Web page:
Featured Research

from universities, journals, and other organizations

New Study Resolves The Mysterious Origin Of Merkel Cells

Date:
October 3, 2009
Source:
Rockefeller University Press
Summary:
A new study resolves a 130-year-old mystery over the developmental origin of specialized skin cells involved in touch sensation.

Merkel cells (red) fail to differentiate from epidermal stem cells in mouse skin lacking Atoh1 (right).
Credit: Van Keymeulen, A., et al. 2009. J. Cell Biol. doi:10.1083/jcb.200907080.

A new study resolves a 130-year-old mystery over the developmental origin of specialized skin cells involved in touch sensation.

Related Articles


First described in 1875, Merkel cells are neuroendocrine cells that reside in the vertebrate epidermis, passing mechanical stimuli on to sensory neurons. In mice, they are mainly found in the paws and around the whiskers but, because they express proteins characteristic of both epithelial and neuronal cells, scientists have long debated whether Merkel cells develop from the epidermis or neural crest.

Van Keymeulen et al. traced the lineage of Merkel cells by fluorescently labeling cells derived from either epidermal or neural crest progenitors. This revealed that Merkel cells originally emerge from the embryonic epidermis. In addition, epidermal stem cells in adult mouse skin replenish the Merkel cell population as they slowly die off over time. The researchers also found that a transcription factor called Atoh1 is required for epidermal progenitors to differentiate into Merkel cells—mice lacking Atoh1 in their skin failed to develop any of the mechanotransducing cells.

Atoh1 acts as a tumor suppressor to prevent an aggressive skin cancer called Merkel cell carcinoma, says senior author Cιdric Blanpain. His team now wants to investigate the precise function of the transcription factor in Merkel cell differentiation, as well as the signaling pathways that regulate the process.


Story Source:

The above story is based on materials provided by Rockefeller University Press. Note: Materials may be edited for content and length.


Journal Reference:

  1. Van Keymeulen, A., et al. Epidermal progenitors give rise to Merkel cells during embryonic development and adult homeostasis. J. Cell Biol, DOI: 10.1083/jcb.200907080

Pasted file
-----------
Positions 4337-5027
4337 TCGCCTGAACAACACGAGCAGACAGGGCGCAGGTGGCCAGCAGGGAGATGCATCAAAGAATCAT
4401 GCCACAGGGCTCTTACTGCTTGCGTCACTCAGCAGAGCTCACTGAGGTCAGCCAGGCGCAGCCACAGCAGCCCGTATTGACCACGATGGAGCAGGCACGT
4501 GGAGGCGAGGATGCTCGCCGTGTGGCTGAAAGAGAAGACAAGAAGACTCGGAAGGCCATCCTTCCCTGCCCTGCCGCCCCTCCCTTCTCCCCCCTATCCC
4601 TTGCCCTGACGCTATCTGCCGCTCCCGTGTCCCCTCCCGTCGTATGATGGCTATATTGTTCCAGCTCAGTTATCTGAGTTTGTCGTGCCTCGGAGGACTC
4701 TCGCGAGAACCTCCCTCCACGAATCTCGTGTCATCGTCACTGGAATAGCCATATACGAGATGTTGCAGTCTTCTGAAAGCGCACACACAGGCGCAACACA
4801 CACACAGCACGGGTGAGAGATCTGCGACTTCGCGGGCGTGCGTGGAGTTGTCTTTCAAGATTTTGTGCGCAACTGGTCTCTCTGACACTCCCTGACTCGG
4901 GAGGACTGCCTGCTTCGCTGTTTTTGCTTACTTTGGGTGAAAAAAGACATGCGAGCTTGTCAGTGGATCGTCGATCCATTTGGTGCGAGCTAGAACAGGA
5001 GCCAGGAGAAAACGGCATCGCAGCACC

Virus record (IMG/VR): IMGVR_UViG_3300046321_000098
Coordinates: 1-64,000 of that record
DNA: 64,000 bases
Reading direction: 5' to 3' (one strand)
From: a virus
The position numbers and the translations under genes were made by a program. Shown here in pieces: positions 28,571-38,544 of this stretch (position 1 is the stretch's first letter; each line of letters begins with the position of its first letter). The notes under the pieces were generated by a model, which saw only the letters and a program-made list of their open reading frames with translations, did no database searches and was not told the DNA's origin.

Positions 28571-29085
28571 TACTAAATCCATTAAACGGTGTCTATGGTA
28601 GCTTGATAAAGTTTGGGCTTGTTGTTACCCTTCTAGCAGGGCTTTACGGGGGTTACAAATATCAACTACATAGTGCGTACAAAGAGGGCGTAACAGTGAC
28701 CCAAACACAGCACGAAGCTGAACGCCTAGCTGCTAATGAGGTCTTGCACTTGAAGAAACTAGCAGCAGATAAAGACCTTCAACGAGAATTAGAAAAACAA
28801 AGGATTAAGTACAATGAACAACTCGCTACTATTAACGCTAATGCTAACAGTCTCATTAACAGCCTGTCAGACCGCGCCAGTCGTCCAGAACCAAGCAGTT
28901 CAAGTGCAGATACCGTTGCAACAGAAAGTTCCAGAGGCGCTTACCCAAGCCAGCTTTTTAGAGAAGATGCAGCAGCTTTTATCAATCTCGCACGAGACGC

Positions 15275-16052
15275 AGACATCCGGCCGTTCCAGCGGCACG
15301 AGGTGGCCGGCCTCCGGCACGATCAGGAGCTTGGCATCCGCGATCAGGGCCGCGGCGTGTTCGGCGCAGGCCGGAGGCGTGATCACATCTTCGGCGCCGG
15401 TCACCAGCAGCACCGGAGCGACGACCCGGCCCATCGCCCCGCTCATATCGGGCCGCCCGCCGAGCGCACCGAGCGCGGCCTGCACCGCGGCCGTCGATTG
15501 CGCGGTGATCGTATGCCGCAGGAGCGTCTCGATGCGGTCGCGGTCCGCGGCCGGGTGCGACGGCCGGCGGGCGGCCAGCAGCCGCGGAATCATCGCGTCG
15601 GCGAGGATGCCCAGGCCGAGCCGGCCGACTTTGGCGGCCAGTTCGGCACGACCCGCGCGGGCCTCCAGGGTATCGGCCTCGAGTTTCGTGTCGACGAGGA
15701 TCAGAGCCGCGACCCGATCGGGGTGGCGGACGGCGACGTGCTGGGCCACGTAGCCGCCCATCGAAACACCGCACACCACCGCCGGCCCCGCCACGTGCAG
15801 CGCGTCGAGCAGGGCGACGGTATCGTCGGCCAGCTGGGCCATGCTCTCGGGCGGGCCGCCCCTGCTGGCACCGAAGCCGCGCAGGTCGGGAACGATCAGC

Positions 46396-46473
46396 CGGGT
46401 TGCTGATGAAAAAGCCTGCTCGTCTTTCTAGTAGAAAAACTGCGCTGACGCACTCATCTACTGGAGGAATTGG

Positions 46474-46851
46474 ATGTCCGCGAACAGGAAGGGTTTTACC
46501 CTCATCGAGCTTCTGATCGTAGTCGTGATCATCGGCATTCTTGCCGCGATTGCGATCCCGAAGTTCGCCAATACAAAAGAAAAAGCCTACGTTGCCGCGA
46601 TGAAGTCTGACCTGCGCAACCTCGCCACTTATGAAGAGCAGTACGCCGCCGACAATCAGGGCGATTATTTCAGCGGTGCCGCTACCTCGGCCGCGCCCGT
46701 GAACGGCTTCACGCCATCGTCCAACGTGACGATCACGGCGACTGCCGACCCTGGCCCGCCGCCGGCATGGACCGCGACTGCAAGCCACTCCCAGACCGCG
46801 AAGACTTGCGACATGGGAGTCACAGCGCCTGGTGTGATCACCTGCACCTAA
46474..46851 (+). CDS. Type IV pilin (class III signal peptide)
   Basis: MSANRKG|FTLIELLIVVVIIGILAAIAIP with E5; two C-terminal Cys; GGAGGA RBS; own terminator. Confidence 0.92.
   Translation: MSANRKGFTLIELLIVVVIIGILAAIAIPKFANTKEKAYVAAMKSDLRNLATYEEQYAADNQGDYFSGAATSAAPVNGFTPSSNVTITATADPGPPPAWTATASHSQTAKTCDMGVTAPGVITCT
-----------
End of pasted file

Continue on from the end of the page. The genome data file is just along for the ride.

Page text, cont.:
Cite This Page:

Rockefeller University Press. "New Study Resolves The Mysterious Origin Of Merkel Cells." ScienceDaily. ScienceDaily, 3 October 2009. <www.sciencedaily.com/releases/2009/09/090928095204.htm>.
Rockefeller University Press. (2009, October 3). New Study Resolves The Mysterious Origin Of Merkel Cells. ScienceDaily. Retrieved November 28, 2014 from www.sciencedaily.com/releases/2009/09/090928095204.htm
Rockefeller University Press. "New Study Resolves The Mysterious Origin Of Merkel Cells." ScienceDaily. www.sciencedaily.com/releases/2009/09/090928095204.htm (accessed November 28, 2014).

Share This


More From ScienceDaily



More Plants & Animals News

Friday, November 28, 2014

Featured Research

from universities, journals, and other organizations


Featured Videos

from AP, Reuters, AFP, and other news services

Research on Bats Could Help Develop Drugs Against Ebola

Research on Bats Could Help Develop Drugs Against Ebola

AFP (Nov. 28, 2014) — In Africa's only biosafety level 4 laboratory, scientists have been carrying out experiments on bats to understand how virus like Ebola are being transmitted, and how some of them resist to it. Duration: 01:18 Video provided by AFP
Powered by NewsLook.com
New Dinosaur Species Found in Museum Collection

New Dinosaur Species Found in Museum Collection

Reuters - Innovations Video Online (Nov. 27, 2014) — A British palaeontologist has discovered a new species of dinosaur while studying fossils in a Canadian museum. Pentaceratops aquilonius was related to Triceratops and lived at the end of the Cretaceous Period, around 75 million years ago. Jim Drury has more. Video provided by Reuters
Powered by NewsLook.com
Tryptophan Isn't Making You Sleepy On Thanksgiving

Tryptophan Isn't Making You Sleepy On Thanksgiving

Newsy (Nov. 27, 2014) — Tryptophan, a chemical found naturally in turkey meat, gets blamed for sleepiness after Thanksgiving meals. But science points to other culprits. Video provided by Newsy
Powered by NewsLook.com
Classic Hollywood Memorabilia Goes Under the Hammer

Classic Hollywood Memorabilia Goes Under the Hammer

Reuters - Entertainment Video Online (Nov. 26, 2014) — The iconic piano from "Casablanca" and the Cowardly Lion suit from "The Wizard of Oz" fetch millions at auction. Sara Hemrajani reports. Video provided by Reuters
Powered by NewsLook.com

Search ScienceDaily

Number of stories in archives: 140,361

Find with keyword(s):
 
Enter a keyword or phrase to search ScienceDaily for related topics and research stories.

Save/Print:
Share:  

Breaking News:

Strange & Offbeat Stories

 

Plants & Animals

Earth & Climate

Fossils & Ruins

In Other News

... from NewsDaily.com

Science News

Health News

Environment News

Technology News



Save/Print:
Share:  

Free Subscriptions


Get the latest science news with ScienceDaily's free email newsletters, updated daily and weekly. Or view hourly updated newsfeeds in your RSS reader:

Get Social & Mobile


Keep up to date with the latest news from ScienceDaily via social networks and mobile apps:

Have Feedback?


Tell us what you think of ScienceDaily -- we welcome both positive and negative comments. Have any problems using the site? Questions?
Mobile iPhone Android Web
Follow Facebook Twitter Google+
Subscribe RSS Feeds Email Newsletters
Latest Headlines Health & Medicine Mind & Brain Space & Time Matter & Energy Computers & Math Plants & Animals Earth & Climate Fossils & Ruins